No SCOTUS assessment of California legislation’s influence on trucking trade

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  • California appeals court docket stated state legislation not preempted by federal laws
  • Trucking agency stated legislation threatens trade’s ‘owner-operator’ mannequin
  • Separate problem nonetheless pending at excessive court docket

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Oct 5 – The U.S. Supreme Court on Monday declined to take up a trucking firm’s claims that California’s strict employee classification legislation is preempted by federal laws governing truckers’ working situations.

The court docket denied a petition for certiorari by Cal Cartage Transportation Express LLC, which claimed a state appeals court docket’s 2020 ruling upholding the legislation often called AB5 threatens the longstanding “owner-operator” mannequin through which drivers who personal their vehicles work as impartial contractors.

The justices have but to think about whether or not to take up an identical problem to AB5 by the California Trucking Association, which is interesting a ninth U.S. Circuit Court of Appeals determination that stated the legislation may be utilized to truck drivers.

Monday’s case stemmed from complaints town of Los Angeles filed claiming Cal Cartage and different trucking corporations had unlawfully misclassified drivers as impartial contractors slightly than staff.

The firm stated AB5 is preempted by the Federal Aviation Administration Authorization Act (FAAAA), which additionally applies to the trucking trade and bars states from enacting legal guidelines that dictate the costs, routes and providers supplied by motor carriers.

The California Court of Appeal, Second District in Los Angeles stated usually relevant legal guidelines could have some oblique results on how corporations function, however fall properly inside states’ powers to manage employment relationships. And AB5 doesn’t mandate using staff for any enterprise, together with trucking corporations, the court docket stated.

Cal Cartage and its attorneys at Gibson Dunn & Crutcher didn’t instantly reply to requests for touch upon Tuesday. Nor did the California lawyer basic’s workplace.

AB5 codified a check created by the California Supreme Court within the 2018 case Dynamex Operations West Inc v. Superior Court. The three-pronged “ABC test” says employees are an organization’s staff if they’re underneath its direct management, engaged in its common course of enterprise, or don’t function their very own impartial companies.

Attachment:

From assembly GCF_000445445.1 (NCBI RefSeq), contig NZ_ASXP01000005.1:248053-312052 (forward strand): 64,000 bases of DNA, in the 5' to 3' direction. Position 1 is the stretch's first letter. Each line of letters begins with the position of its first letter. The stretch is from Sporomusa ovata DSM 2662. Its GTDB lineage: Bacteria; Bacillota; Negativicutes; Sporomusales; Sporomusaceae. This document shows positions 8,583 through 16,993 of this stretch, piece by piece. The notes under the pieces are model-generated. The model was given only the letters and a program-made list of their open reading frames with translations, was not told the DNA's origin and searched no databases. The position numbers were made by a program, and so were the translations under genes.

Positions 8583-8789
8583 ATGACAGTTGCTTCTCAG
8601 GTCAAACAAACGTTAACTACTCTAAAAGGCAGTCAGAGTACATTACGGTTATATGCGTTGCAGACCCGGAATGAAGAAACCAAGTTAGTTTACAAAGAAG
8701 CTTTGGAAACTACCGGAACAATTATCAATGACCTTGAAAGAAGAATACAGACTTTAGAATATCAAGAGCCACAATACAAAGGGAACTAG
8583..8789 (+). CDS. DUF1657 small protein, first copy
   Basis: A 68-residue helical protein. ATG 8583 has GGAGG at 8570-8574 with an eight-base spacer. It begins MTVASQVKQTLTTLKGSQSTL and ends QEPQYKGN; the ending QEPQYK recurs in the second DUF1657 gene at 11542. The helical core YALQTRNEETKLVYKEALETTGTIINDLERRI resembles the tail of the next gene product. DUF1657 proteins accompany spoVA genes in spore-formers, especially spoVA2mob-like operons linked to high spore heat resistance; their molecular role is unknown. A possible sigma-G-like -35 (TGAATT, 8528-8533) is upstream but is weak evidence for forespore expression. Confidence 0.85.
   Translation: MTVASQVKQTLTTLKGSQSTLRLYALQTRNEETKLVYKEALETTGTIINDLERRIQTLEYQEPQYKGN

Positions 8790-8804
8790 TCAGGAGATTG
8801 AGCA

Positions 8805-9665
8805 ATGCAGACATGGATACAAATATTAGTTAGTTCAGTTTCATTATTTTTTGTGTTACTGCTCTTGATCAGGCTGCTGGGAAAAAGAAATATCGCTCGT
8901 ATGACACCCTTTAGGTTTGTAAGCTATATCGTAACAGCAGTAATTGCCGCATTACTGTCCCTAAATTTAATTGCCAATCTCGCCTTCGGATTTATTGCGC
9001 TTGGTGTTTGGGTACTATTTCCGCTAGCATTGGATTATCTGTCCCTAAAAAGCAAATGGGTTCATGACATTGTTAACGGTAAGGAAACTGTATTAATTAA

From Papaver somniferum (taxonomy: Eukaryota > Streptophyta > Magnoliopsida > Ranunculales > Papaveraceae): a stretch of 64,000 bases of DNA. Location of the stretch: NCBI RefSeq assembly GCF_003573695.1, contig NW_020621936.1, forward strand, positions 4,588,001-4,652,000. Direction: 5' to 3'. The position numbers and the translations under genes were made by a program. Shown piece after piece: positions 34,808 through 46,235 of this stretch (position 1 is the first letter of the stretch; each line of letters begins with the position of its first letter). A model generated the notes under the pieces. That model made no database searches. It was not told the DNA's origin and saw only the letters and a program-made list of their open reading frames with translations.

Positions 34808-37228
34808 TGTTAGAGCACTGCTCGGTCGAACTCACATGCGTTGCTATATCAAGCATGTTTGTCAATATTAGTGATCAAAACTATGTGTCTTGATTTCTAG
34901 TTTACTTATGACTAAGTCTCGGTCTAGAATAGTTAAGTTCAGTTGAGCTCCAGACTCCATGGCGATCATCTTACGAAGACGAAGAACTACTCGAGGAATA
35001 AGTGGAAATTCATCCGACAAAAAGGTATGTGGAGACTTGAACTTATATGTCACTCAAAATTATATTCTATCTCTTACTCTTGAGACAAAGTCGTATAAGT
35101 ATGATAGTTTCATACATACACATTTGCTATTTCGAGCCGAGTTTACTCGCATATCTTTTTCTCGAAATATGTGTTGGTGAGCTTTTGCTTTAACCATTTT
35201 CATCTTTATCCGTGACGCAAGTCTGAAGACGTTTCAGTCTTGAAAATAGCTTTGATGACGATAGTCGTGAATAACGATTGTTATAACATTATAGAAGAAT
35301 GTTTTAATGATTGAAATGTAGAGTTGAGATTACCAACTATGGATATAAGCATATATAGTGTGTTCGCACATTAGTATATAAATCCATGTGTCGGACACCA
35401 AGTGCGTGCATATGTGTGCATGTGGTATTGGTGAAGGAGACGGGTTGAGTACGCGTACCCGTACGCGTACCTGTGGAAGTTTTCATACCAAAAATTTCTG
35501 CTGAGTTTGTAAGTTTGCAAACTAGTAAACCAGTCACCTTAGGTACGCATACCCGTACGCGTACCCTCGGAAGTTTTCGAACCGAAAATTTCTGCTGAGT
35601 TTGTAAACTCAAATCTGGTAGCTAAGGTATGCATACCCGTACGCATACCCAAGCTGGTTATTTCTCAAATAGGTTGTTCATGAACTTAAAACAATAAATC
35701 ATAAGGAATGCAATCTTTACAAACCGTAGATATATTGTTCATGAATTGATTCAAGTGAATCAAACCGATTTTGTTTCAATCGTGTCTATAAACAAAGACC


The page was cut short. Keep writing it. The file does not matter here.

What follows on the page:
The commonplace has been closely criticized by enterprise teams who say it makes it unimaginable for a lot of corporations to rent impartial contractors, which may also help to comprise prices.

After AB5 took impact in 2020, Los Angeles sought to use it to Cal Cartage within the metropolis’s 2018 lawsuit claiming the corporate had violated state legislation banning unfair competitors by misclassifying drivers.

Cal Cartage in response argued that AB5 made it nearly unimaginable for the corporate to depend on the longstanding owner-operator mannequin. The ensuing results on the corporate’s operations would influence the costs and providers it supplied, making AB5 preempted underneath then FAA, Cal Cartage stated.

A state choose in early 2020 agreed and tossed out the case however the Second District reversed, saying the FAAAA was designed to preempt state legal guidelines that immediately regulate how motor carriers function and never people who merely enhance prices.

Cal Cartage in its April petition for certiorari stated AB5’s influence on trucking corporations is so vital that it finally dictates the costs and providers they will provide.

And truck drivers by definition are engaged in trucking companies’ common course of enterprise, so AB5 precludes them from ever being labeled as impartial contractors, the corporate stated.

Editor’s word: A earlier model of this text incorrectly acknowledged that the Supreme Court had denied certiorari in a separate lawsuit introduced by the California Trucking Association.

California court docket says truckers exempt from gig employee legislation

Daniel Wiessner

Dan Wiessner (@danwiessner) studies on labor and employment and immigration legislation, together with litigation and coverage making. He may be reached at daniel.wiessner@thomsonreuters.com.

REUTERS/Ivan Alvarado